Developing Stressor-Response Relationships
The common management goal for all aquatic ecosystems is to maintain ecological integrity by protecting these systems against degradation of habitat, loss of ecosystem functions and services, and reduced biodiversity. To this end, environmental managers must be able to: 1) assess the condition of an aquatic resource and determine its degree of impairment, 2) diagnose the causes of impairment if observed, 3) forecast the effects of changes in stressor levels, and 4) develop and implement remediation and maintenance strategies. To accomplish these, managers must be able to characterize aquatic systems, knowing the appropriate reference conditions against which to compare their assessments, have the diagnostic tools necessary to ascertain causes, and understand specific aquatic systems well enough to forecast the effectiveness of potential remediation efforts. The information, methods, and tools needed by the Agency, States, and Tribes to conduct these activities are incompletely developed with respect to many of the Nation's aquatic resources.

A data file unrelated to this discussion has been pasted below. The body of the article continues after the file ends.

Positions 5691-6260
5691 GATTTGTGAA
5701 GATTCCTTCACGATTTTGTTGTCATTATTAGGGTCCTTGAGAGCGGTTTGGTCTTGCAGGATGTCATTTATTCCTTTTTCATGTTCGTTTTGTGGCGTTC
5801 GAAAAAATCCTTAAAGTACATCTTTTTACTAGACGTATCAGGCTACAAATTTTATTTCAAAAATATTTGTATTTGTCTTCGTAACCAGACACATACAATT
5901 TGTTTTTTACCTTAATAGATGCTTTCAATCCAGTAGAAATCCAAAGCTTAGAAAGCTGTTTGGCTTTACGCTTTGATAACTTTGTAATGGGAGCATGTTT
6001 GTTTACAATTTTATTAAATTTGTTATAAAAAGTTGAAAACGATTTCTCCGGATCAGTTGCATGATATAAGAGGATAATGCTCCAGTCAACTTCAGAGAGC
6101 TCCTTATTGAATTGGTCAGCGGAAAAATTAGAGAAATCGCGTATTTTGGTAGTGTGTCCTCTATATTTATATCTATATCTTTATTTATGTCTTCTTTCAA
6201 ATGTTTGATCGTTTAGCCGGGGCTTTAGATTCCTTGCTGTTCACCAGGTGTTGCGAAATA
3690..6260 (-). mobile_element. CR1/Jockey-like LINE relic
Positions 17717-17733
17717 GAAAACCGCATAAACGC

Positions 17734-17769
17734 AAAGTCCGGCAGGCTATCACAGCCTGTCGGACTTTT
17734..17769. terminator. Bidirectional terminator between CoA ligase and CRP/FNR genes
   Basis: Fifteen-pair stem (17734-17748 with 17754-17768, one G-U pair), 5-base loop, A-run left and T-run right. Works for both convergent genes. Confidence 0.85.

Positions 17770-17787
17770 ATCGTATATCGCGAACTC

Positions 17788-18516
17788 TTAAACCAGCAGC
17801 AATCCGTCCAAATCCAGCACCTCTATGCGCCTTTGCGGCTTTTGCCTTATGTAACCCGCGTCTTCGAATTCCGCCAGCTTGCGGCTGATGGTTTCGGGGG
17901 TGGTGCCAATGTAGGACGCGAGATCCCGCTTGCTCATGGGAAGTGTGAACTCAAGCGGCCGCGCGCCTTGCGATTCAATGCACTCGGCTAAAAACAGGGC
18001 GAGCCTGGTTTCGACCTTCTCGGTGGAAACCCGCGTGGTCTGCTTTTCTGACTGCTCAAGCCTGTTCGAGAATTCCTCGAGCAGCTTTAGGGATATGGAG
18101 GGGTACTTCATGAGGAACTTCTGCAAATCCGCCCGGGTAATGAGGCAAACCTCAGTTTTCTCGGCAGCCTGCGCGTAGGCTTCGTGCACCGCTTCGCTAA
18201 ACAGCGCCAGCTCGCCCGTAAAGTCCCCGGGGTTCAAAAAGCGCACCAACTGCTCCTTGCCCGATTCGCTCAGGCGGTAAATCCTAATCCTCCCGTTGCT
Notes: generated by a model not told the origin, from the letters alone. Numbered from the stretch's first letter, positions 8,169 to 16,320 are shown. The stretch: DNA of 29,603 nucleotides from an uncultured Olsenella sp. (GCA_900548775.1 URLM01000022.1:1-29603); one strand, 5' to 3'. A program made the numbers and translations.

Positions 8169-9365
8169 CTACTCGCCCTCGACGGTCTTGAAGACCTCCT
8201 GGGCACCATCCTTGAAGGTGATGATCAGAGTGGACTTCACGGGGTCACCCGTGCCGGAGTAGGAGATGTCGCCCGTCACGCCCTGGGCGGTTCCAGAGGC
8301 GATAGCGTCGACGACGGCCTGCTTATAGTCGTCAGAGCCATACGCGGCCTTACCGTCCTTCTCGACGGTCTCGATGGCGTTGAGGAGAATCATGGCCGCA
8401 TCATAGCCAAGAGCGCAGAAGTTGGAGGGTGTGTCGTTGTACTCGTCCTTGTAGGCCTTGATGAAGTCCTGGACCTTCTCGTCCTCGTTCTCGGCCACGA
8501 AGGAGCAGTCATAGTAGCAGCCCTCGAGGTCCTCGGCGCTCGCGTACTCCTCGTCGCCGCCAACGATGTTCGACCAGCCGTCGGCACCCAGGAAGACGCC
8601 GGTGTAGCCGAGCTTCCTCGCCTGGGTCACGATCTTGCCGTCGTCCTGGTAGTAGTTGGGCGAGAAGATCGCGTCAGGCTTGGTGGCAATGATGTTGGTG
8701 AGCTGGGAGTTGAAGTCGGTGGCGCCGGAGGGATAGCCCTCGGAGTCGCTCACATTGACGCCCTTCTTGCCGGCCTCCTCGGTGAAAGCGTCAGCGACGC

NHEERL's Aquatic Stressors research focuses on the effects of the habitat alteration, nutrients, suspended and bedded sediments, and toxic chemicals. These stressors are cited most often in failures of aquatic resources to meet their designated uses, and States and Tribes commonly report these stressors in their 303(d) lists of impaired waters under the Clean Water Act. However, the methods used to assign causation are inconsistent at best. Therefore, Aquatic Stressors research will also develop diagnostic tools for a decision support system for environmental managers. AED is the lead division amongst NHEERL's four ecology divisions for Suspended and Bedded Sediments research, but is contributing substantially to the other research areas as well.